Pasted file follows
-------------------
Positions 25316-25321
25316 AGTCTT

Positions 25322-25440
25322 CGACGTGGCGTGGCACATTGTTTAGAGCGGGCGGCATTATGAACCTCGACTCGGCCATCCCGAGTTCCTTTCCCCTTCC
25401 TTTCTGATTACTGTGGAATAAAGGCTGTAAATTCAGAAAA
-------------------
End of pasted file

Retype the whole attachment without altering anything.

Positions 25316-25321
25316 AGTCTT

Positions 25322-25440
25322 CGACGTGGCGTGGCACATTGTTTAGAGCGGGCGGCATTATGAACCTCGACTCGGCCATCCCGAGTTCCTTTCCCCTTCC
25401 TTTCTGATTACTGTGGAATAAAGGCTGTAAATTCAGAAAA